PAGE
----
The original data for the 1890 Census is no longer available. Almost all the population schedules were damaged in a fire in the basement of the Commerce Building in Washington, D.C. in 1921. Some 25% of the materials were presumed destroyed and another 50% damaged by smoke and water (although the actual damage may have been closer to 15–25%). The damage to the records led to an outcry for a permanent National Archives.[10][11] In December 1932, following standard federal record-keeping procedures, the Chief Clerk of the Bureau of the Census sent the Librarian of Congress a list of papers to be destroyed, including the original 1890 census schedules. The Librarian was asked by the Bureau to identify any records which should be retained for historical purposes, but the Librarian did not accept the census records. Congress authorized destruction of that list of records on February 21, 1933, and the surviving original 1890 census records were destroyed by government order by 1934 or 1935. The other censuses for which some information has been lost are the 1800 and 1810 enumerations.

Few sets of microdata from the 1890 census survive,[12] but aggregate data for small areas, together with compatible cartographic boundary files, can be downloaded from the National Historical Geographic Information System.

State rankings

RankStatePopulation
01New York6,003,174
02Pennsylvania5,258,113
03Illinois3,826,352
04Ohio3,672,329
05Missouri2,679,185
06Massachusetts2,238,947
07Texas2,235,527
08Indiana2,192,404
09Michigan2,093,890
10Iowa1,912,297
11Kentucky1,858,635
12Georgia1,837,353
13Tennessee1,767,518
14Wisconsin1,693,330
15Virginia1,655,980
16North Carolina1,617,949
17Alabama1,513,401
18New Jersey1,444,933
19Kansas1,428,108
20Minnesota1,310,283
21Mississippi1,289,600
22California1,213,398
23South Carolina1,151,149
24Arkansas1,128,211
25Louisiana1,118,588
26Nebraska1,062,656
27Maryland1,042,390
28West Virginia762,794
29Connecticut746,258
30Maine661,086
31Colorado413,249
32Florida391,422
33New Hampshire376,530
34Washington357,232
35South Dakota348,600
36Rhode Island345,506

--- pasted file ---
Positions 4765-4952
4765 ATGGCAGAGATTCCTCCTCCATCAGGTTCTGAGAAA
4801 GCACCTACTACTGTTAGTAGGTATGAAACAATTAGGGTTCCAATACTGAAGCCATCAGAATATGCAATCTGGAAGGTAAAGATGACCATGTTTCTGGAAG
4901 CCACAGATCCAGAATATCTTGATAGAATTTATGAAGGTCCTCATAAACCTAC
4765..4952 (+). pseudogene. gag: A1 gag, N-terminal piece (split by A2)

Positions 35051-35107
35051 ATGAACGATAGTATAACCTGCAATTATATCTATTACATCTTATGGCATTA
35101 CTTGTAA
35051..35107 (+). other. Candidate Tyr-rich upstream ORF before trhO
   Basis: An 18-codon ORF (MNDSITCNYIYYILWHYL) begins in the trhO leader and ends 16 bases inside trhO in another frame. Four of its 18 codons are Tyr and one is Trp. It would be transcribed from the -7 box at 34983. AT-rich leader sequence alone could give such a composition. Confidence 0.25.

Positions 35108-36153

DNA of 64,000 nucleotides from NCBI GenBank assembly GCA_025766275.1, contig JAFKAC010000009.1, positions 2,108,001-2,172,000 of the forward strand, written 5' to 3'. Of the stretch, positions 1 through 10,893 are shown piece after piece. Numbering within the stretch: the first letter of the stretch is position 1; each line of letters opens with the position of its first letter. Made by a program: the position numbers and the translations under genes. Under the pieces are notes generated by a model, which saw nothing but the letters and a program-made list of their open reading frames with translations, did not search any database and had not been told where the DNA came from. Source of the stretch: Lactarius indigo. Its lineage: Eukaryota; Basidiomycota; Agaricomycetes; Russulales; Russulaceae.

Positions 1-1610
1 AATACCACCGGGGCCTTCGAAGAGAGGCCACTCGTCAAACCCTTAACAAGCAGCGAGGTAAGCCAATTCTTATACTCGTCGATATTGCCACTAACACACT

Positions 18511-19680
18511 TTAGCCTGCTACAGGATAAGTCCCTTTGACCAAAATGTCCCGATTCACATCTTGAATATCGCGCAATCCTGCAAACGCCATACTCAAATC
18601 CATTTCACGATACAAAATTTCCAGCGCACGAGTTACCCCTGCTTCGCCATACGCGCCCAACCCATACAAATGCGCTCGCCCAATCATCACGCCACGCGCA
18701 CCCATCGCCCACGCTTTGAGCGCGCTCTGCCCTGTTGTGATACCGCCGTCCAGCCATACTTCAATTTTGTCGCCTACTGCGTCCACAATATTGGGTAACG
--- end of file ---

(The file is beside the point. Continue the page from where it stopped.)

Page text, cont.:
37Vermont332,422
38Oregon317,704
XOklahoma258,657
XDistrict of Columbia [13]230,392
XUtah210,779
39North Dakota190,983
40Delaware168,493
XNew Mexico160,282
41Montana142,924
42Idaho88,548
XArizona88,243
43Wyoming60,705
44Nevada47,355
XAlaska33,426

City rankings

RankCityStatePopulation[14]Region (2016)[15]
01New YorkNew York1,515,301Northeast
02ChicagoIllinois1,099,850Midwest
03PhiladelphiaPennsylvania1,046,964Northeast
04BrooklynNew York806,343Northeast
05St. LouisMissouri451,770Midwest
06BostonMassachusetts448,477Northeast
07BaltimoreMaryland434,439South
08San FranciscoCalifornia298,997West
09CincinnatiOhio296,908Midwest
10ClevelandOhio261,353Midwest
11BuffaloNew York255,664Northeast
12New OrleansLouisiana242,039South
13PittsburghPennsylvania238,617Northeast
14WashingtonDistrict of Columbia230,392South
15DetroitMichigan205,876Midwest
16MilwaukeeWisconsin204,468Midwest
17NewarkNew Jersey181,830Northeast
18MinneapolisMinnesota164,738Midwest
19Jersey CityNew Jersey163,003Northeast
20LouisvilleKentucky161,129South
21OmahaNebraska140,452Midwest
22RochesterNew York133,896Northeast
23Saint PaulMinnesota133,156Midwest
24Kansas CityMissouri132,716Midwest
25ProvidenceRhode Island132,146Northeast
26DenverColorado106,713West
27IndianapolisIndiana105,436Midwest
28AlleghenyPennsylvania105,287Northeast
29AlbanyNew York94,923Northeast
30ColumbusOhio88,150Midwest
31SyracuseNew York88,143Northeast
32New HavenConnecticut86,045Northeast
33WorcesterMassachusetts84,655Northeast
34ToledoOhio81,434Midwest
35RichmondVirginia81,388South
36PatersonNew Jersey78,347Northeast
37LowellMassachusetts77,696Northeast
38NashvilleTennessee76,168South
39ScrantonPennsylvania75,215Northeast
40Fall RiverMassachusetts74,398Northeast
41CambridgeMassachusetts70,028Northeast
42AtlantaGeorgia65,533South
43MemphisTennessee64,495South
44WilmingtonDelaware61,431South
45DaytonOhio61,220Midwest
46TroyNew York60,956Northeast
47Grand RapidsMichigan60,278Midwest
48ReadingPennsylvania58,661Northeast
49CamdenNew Jersey58,313Northeast
50TrentonNew Jersey57,458Northeast
51LynnMassachusetts55,727Northeast
52LincolnNebraska55,154Midwest
53CharlestonSouth Carolina54,955South
54HartfordConnecticut53,230Northeast
55St. JosephMissouri52,324Midwest
56EvansvilleIndiana50,756Midwest
57Los AngelesCalifornia50,395West
58Des MoinesIowa50,093Midwest
59BridgeportConnecticut48,866Northeast
60OaklandCalifornia48,682West
61PortlandOregon46,385West
62SaginawMichigan46,322Midwest
63Salt Lake CityUtah44,843West
64LawrenceMassachusetts44,654Northeast
65SpringfieldMassachusetts44,179Northeast